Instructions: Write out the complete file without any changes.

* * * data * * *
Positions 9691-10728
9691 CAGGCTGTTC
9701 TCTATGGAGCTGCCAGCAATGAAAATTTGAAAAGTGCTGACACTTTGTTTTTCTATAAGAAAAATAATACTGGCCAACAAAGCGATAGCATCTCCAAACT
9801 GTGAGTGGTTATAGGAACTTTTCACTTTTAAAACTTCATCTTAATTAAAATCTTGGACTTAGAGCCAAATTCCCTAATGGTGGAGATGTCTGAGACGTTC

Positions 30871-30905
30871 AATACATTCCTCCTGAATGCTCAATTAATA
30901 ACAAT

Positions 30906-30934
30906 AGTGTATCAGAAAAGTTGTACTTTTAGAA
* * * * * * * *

Positions 9691-10728
9691 CAGGCTGTTC
9701 TCTATGGAGCTGCCAGCAATGAAAATTTGAAAAGTGCTGACACTTTGTTTTTCTATAAGAAAAATAATACTGGCCAACAAAGCGATAGCATCTCCAAACT
9801 GTGAGTGGTTATAGGAACTTTTCACTTTTAAAACTTCATCTTAATTAAAATCTTGGACTTAGAGCCAAATTCCCTAATGGTGGAGATGTCTGAGACGTTC

Positions 30871-30905
30871 AATACATTCCTCCTGAATGCTCAATTAATA
30901 ACAAT

Positions 30906-30934
30906 AGTGTATCAGAAAAGTTGTACTTTTAGAA